A Santa Ana-based group pushing for religious freedom worldwide has launched a new advocacy campaign aimed at beefing up the International Religious Freedom Act of 1998 and, with it, U.S. foreign policy.
Turmoil in Nigeria, the Middle East, Northern Africa and Pakistan--including the burning of churches and killing of Christians--proves U.S. House Resolution 1856 is critically needed, according to Open Doors USA.
The bill would reauthorize the United States Commission on International Religious Freedom (USCIRF) and allow the IRF office to more effectively endorse religious freedom through advocacy, reporting and programming. The legislation would also add governments threatening religious freedom to the State Department list of "Countries of Particular Concern." All foreign service officers would receive religious freedom training.
Under current law, Suzan Johnson Cook, ambassador-at-large for International Religious Freedom, works under the Assistant Secretary for Democracy, Human Rights and Labor Michael Posner. With HR 1856, Cook would report directly to Secretary of State Hillary Clinton.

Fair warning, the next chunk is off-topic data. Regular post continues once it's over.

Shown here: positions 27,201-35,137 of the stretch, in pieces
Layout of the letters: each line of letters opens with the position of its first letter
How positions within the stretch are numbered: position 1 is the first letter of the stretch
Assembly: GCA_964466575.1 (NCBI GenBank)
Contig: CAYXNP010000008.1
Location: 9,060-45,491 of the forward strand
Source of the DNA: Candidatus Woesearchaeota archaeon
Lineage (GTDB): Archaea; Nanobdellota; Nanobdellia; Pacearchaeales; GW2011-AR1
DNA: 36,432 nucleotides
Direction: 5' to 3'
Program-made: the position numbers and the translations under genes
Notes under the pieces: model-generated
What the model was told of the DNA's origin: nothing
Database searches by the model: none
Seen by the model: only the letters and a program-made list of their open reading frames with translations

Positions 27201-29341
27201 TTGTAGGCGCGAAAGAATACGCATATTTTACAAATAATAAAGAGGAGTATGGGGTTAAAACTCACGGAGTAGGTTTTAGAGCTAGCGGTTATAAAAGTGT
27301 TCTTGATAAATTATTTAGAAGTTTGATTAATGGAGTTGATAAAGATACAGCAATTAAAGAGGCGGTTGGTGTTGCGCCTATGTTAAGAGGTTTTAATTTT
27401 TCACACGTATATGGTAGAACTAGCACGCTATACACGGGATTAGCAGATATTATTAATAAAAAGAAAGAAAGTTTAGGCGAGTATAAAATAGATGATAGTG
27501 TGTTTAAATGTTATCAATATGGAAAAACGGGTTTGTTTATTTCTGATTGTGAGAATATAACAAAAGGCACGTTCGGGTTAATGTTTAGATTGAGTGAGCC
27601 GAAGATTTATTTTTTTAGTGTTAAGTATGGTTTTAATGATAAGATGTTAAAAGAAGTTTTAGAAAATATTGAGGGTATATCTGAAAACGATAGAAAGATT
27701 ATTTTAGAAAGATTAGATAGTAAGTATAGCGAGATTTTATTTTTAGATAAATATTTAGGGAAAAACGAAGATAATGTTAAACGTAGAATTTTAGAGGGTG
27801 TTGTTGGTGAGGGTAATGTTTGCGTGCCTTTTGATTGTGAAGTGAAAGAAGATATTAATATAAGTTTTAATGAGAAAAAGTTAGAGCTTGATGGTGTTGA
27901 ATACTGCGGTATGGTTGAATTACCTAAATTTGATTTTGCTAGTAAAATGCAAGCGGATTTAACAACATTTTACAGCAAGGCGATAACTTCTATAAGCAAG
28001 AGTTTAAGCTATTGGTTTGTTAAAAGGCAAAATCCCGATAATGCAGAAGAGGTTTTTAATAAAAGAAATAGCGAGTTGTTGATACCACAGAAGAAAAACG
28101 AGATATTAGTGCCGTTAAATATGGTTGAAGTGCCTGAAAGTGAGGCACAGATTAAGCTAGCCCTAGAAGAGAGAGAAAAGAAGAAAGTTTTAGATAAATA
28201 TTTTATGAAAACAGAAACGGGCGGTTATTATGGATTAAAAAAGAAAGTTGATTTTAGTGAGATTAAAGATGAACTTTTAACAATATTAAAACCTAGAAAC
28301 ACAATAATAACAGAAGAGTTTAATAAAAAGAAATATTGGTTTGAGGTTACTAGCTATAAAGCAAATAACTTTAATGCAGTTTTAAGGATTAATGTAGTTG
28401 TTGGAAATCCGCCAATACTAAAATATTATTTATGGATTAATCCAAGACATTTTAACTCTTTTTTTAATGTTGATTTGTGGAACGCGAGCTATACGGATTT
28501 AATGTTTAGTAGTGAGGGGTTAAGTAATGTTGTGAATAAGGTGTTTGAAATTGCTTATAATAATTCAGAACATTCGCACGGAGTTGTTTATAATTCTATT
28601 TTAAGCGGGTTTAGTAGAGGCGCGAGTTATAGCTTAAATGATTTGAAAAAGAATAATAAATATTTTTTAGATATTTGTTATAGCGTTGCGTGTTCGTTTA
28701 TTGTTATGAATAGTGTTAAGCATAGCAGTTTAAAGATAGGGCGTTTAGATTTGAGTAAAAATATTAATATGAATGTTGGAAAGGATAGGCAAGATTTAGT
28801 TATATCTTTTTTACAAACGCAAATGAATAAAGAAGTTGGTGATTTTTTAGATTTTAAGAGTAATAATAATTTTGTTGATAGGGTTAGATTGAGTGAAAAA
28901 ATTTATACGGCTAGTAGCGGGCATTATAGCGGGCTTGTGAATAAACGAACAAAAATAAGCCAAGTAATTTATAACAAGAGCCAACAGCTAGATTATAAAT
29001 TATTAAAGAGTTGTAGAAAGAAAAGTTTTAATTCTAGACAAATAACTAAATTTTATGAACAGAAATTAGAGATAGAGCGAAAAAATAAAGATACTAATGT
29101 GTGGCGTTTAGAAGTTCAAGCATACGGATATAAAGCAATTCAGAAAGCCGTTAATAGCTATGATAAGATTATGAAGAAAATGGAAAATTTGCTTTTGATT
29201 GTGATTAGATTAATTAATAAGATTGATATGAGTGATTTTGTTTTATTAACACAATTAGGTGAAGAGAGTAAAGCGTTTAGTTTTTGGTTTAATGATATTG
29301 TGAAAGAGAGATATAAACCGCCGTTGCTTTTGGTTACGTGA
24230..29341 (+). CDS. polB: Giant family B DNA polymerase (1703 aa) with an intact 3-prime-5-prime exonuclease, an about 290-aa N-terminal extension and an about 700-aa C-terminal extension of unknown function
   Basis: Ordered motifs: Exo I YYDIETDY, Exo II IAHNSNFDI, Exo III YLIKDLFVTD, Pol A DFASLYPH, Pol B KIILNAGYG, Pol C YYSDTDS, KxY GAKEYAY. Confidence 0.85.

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"If this bill passes, it will offer a significant advancement in religious freedom worldwide," says Carl Moeller, Open Doors USA's president and CEO, in a statement from the group. "It is important to urge our U.S. representatives to vote for this bill."
Lindsay Vessey, Moeller's advocacy director, calls HR 1856 "one of the most important bills for the promotion of international religious freedom to be introduced. It is critical that HR 1856 be passed before the U.S. Commission on International Religious Freedom's funding expires in September. It is imperative that constituents let their elected officials know that religious freedom is important to them and that they campaign for religious freedom for all people of faith around the world."
Vessey points out that nearly 70 percent of the world's 6.8 billion people live in countries with high restrictions on religion. Stable, democratic governments in these countries are unlikely to ever succeed without religious freedom, Open Doors USA argues.
For more information about the campaign, go here.